At Milestone, all students will be supported and given the tools they need to thrive. We will ensure that they have opportunities to access extra-curricular and co-curricular experiences. We will set curricular outlets and activities through the faculty, however, students will be given the freedom they need to create their desired courses including…
- Athletics—intramural, casual, recreational
- Arts space, supplies, and training
- Tutoring for specific needs
- Coding and electronics
- Fashion design
- Cooking, baking (Home Economics)
- Language learning
- Social Justice organizing
- And more…
Governance at Milestone can be fair by following our values and beliefs; a place where students, parents, teachers and staff members contribute, and where they can feel safe sharing their ideas and experiences.
Governance at Milestone should…
- Change the traditional education hierarchy.
- Be transparent and open to students, parents and the public in general.
- Understand everyone’s different definition of democracy
- Create safe spaces to make sure people show their true selves without fear of judgment.
- Be open minded for all cultures, celebrations, knowledge and history.
- Be a positive, accepting, empowering, respectful, and safe environment for all students, staff, and family members.
- Understand that a fair decision is a decision centered in our values.
- Help community members understand how to live in democracy.
*Diagram of Milestone Democratic School’s governance process.
The governance system at Milestone Democratic Schools is split into five major entities of control. The five governing bodies are the Design Team, the Governance Board, School Meeting, Community Engagement, and Educators Cooperative. These five bodies of governance will help make Milestone a school that represents the current student body, their families and communities.
The Design Team’s two main purposes will be to revise and edit the School Plan and make proposals and present them to the meetings of Milestone. Design Team members can serve up to two consecutive school years. Students, staff, and guardians interested in becoming members of the Design Team will submit their names for a drawing, but preference is given to new members. Design Team will consist of:
- a minimum of one and a maximum of three staff
- a maximum of 12 students will serve on the Design Team; if fewer than 12 students submit their names for drawing, then all students who submitted their name will be selected to serve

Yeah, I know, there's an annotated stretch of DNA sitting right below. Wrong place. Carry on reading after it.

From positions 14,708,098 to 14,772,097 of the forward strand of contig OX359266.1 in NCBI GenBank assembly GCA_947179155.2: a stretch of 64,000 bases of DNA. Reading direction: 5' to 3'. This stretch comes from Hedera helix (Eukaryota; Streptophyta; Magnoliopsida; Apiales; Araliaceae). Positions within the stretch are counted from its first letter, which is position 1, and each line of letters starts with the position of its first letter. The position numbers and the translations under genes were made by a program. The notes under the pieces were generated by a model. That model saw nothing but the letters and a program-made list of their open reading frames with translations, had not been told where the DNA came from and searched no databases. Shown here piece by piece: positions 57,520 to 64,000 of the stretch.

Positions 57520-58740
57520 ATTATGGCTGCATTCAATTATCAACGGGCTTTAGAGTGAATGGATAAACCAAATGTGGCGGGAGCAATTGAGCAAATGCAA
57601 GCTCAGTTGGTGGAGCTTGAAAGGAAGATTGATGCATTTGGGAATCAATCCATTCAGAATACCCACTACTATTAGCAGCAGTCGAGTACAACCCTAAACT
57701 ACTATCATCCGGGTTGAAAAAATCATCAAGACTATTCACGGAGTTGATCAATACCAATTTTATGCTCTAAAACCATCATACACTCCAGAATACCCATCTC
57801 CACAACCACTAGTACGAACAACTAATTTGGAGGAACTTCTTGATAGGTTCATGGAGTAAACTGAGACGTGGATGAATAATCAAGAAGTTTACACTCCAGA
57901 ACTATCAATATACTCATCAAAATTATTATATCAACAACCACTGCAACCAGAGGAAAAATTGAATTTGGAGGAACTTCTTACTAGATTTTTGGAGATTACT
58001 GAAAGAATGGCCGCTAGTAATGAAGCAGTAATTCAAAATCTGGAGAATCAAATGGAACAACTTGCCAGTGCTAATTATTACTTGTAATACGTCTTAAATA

- one guardian of a current student will be selected.
If a member of the Team wishes to leave, they can notify the other team members of this decision at the next Design Team Meeting and leave at any time of the year, but then they cannot rejoin during that school year. Members can join this Team at any point in the year, so long as maximum numbers are not exceeded. This Team will be replaced at the end of every school year. All decisions made will be overseen by the Governance Board to make sure they are legal, in compliance with Milestone’s contracts, and aligned with Milestone’s Values.
The Governance Board’s primary duties are to raise funds for Milestone; oversee the other Milestone governing bodies, make sure decisions are legal and in compliance with Milestones’ contract and values; and raise the profile of Milestone. The Governance Board will consist of one president, vice president, secretary, and one treasurer, as well as up to three other members. The Board should be made up of up to: three students, two, staff members, and two community stakeholders. Board elections will take place in the first term at a Community Engagement session. The Governance Board will be overseen by D.P.I. and Milestone’s authorizers at UW. Community Engagement can “call out” the decisions made by the Board if necessary. Community Engagement can call for a revote or they could call for Community Engagement to make the vote if they receive eighty percent majority.
School Meetings will be held every week with everyone enrolled at or getting paid by Milestone. School Meetings make week-to-week decisions regarding Milestone’s operations and receive reports from each Advisory. The meetings will use a consensus process and ranked-choice voting for democratic decision-making processes. Decisions made at a School Meeting may take effect as early as the day after the School Meeting or as soon as reasonably possible. All proposals must be planned ahead of the meeting. The Governance Board will oversee the decisions made during School Meetings to make sure they are legal and aligned with the contracts and views of Milestone.